Cast your mind back, gentle reader, to the halcyon days of the early days of 2020. Fresh shoots heralded the birth of Spring. The snowdrops of winter survival gave way to the daffodils of hope. We’d reached the 2020s and it was going to be one helluva decade. Alas, we knew not quite how helluva that would turn out to be. Menopause the Musical 2 hit the road with a few happy shows around the country, including the promise of two performances at the Castle Theatre, Wellingborough in April. But then you-know-what happened, and we were all confined to barracks with the occasional Johnson-approved exercise walk in the park (but no stopping).
Fast forward two years and the show – like so many others that got suspended in mid-air – is back on the road. And, I must say, it was well worth the wait. Menopause the Musical 2 is a deceptively modest little show that really packs a punch that I certainly wasn’t expecting. Perhaps if I’d seen Menopause the Musical 1 I might have known more what to expect. For sure, the 95%-plus female audience at the Castle Theatre last night (and what a splendid little venue it is) definitely knew what to expect. After all, most of them had either been or were going through the menopause anyway. I’m not saying you have to be a woman to enjoy this show; but, if not, being on intimate terms with a woman of a certain age helps!
Cruising Through Menopause is the breezy subtitle, and our four nameless heroines, all clearly long-time pals, have joined a cruise to get away from it all (it all mainly being the men in their lives). You’ve got the flamboyant actressy one, whose main job is to advertise the cruise’s sponsor, MyPelvicHealth.co.uk (which I had no idea was genuine, I thought it was made up for the show); you’ve got the hippy-ish one whose fella can’t perform the simplest of domestic tasks without being talked through it; you’ve got the confident, entrepreneurial one whose son has married a right cow and who can’t remember why she walked into a room; and you’ve got the mousey downtrodden one who never goes anywhere without the ashes of her late husband and can’t imagine ever taking up with another man. Add to this the disembodied voice of the ship’s captain, whose manly continental vocal tones can turn knees to jelly, and, as the old News of the World would have said, all human life is here.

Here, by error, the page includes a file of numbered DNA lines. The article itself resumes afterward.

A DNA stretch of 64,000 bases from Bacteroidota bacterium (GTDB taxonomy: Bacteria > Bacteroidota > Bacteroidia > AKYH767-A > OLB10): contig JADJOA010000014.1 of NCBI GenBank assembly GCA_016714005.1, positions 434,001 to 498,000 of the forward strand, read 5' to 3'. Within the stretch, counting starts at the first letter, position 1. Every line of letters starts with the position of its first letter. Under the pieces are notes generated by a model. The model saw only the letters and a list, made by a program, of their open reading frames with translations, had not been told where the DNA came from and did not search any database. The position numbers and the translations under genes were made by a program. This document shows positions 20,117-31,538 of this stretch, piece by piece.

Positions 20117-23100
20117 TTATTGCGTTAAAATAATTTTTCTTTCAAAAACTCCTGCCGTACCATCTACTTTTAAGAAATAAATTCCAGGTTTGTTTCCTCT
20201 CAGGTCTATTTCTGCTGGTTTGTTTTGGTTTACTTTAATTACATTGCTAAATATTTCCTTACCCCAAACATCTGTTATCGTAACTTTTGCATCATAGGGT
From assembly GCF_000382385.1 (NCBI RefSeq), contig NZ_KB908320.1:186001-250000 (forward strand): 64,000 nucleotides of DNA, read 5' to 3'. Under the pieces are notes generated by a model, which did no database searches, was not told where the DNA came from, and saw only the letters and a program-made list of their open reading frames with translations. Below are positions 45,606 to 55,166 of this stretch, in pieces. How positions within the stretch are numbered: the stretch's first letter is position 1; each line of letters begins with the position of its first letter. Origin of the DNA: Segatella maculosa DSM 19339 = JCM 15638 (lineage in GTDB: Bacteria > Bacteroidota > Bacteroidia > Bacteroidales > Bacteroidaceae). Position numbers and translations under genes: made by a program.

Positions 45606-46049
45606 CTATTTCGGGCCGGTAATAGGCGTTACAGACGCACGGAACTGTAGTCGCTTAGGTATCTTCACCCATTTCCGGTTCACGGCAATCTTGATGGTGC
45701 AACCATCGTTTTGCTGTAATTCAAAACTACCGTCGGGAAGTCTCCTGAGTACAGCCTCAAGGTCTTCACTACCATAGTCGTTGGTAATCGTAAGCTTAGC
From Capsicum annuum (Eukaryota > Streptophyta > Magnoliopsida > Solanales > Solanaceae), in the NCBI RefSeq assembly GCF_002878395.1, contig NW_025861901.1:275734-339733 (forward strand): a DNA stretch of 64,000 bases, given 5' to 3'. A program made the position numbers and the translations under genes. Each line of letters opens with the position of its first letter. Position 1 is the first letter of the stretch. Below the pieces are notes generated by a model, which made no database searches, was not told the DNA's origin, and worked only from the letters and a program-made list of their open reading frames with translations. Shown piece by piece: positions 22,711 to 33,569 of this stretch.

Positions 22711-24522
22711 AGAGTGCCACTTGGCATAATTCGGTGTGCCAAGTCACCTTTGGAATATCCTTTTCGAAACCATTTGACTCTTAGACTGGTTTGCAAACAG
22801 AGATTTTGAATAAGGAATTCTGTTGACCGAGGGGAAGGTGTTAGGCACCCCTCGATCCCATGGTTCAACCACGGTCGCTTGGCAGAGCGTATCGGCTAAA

The concept is a pretty simple one. We follow them as they get on board, get settled, get eating and drinking, get relaxed, get hot and bothered, get into a karaoke competition, and finally get formal (because they’re going to share the captain’s table; be careful, Captain, that might not be all they share). They’ve all got one thing in common – the menopause; and they’re not afraid to express its delights and disappointments through the medium of song. The songs themselves are for the most part well-known old pop tunes but with changed comedy lyrics, and this is where the real fun of the show is to be found.
There are some genuinely hilarious re-wordings that bring the house down with both their originality and the recognition of just how damn appropriate they are. I could ruin it for you by giving the surprises away, suffice it to say, you’ll never have heard better lyrics to Holding out for a Hero, Knock Three Times or Let’s Hear it for the Boy.
The cast are a truly fun four who blend into a great ensemble, but all bring their individual talents to the fore. Susie Fenwick (hilarious in Beautiful a couple of years ago) is terrific as the flamboyant actressy one; she has a great stage presence and brings huge vitality and dynamism to the role. The hippy-ish one is played by Benidorm’s redoubtable Crissy Rock with an excellent mix of comic timing, world-weariness and experienced savvy, all distilled through her broad Scouse accent.
Eurovision’s Nicki French plays the confident entrepreneurial one with a wicked sense of self-deprecating humour and a brilliant rapport with the audience – and of course she has a fantastic voice to boot. For our performance, the mousey one was played by understudy Katherine Glasson – and she knocked it out of the park, with her hilarious facial expressions and a marvellous downbeat characterisation that changes from ugly duckling into a sensational swan. The show is also strongly enhanced by a fantastic musical backing track that is so full and vivid that you’d swear there was a thirty-piece band at the back of the stage.
The show went down a complete storm with the audience who were instantly on their feet at curtain call. It works a treat because it doesn’t try to be anything that it isn’t – just four talented ladies making us laugh at one of Mother Nature’s most-suffered and least-understood impositions. I hadn’t heard Mrs Chrisparkle laugh so loudly at a show for many a year. The tour continues all the way through to June – pack your Tenas and get booking!
Production photos by whoever the uncredited photographer was!